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Active Friends Keep Kids Fit

January 26, 2011

By Brianne Harrison Moore

Fitness experts often recommend adults work out with a buddy to help keep them motivated. A new study conducted in the UK suggests that sort of support can help youngsters stay fit as well. According to the study, which explored the physical activity of 10- and 11-year-old children, kids who take part in physical activities with their best friend in the neighborhood had higher activity levels than those who did not.

The researchers, from the University of Bristol, collected data for 986 children, of whom 472 provided information on their best friends and their physical activity. The participants reported how often they took part in physical activity with their friend and whether the friend encouraged them to be active.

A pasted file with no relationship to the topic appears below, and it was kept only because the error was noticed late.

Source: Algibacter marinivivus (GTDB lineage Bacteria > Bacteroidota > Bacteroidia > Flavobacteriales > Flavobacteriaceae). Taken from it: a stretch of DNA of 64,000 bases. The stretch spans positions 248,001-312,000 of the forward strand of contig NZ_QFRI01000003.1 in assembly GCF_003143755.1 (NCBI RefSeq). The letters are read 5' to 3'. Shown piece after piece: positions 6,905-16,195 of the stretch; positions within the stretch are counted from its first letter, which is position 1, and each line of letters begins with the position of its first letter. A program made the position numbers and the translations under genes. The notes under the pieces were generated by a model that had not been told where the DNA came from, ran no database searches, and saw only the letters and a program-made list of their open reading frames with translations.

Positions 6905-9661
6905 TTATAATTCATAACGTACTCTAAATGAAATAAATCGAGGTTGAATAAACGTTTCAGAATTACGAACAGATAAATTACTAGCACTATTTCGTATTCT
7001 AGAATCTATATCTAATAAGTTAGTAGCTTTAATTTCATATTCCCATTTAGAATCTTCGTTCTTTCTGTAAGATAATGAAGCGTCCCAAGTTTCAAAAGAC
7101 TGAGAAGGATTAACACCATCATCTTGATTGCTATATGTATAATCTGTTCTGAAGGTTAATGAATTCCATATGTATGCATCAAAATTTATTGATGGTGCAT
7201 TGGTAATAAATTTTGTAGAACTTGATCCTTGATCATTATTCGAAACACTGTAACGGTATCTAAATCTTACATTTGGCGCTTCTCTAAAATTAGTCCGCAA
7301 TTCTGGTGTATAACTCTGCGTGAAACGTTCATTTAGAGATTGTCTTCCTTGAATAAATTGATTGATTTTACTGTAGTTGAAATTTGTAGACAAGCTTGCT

The study results showed that boys who have best friends who are active engage in greater amounts of physical activity. Girls who engage in active play with their best friend achieve higher levels of physical activity than girls who do so less often.

“Our findings show that supporting physical activity among friendship groups and encouraging friends to be active together, particularly outside of school, may bring about important changes to children’s physical activity,” says study leader Dr. Russ Jago.

“This research proves the strength of buddy power—simply exercising with a best friend or having a friend who is a good exercise role model increases the chance of a child keeping fit and active,” says cardiac nurse Natasha Stewart. “We know that kids who exercise during childhood are more likely to continue these good habits as they grow up, reducing their risk of heart and circulatory disease.

“We are currently faced with a generation of kids whose waistlines are expanding,” she continues. “This research shows that easy initiatives like encouraging your child to run around with their best friend could have a big impact on their health.”

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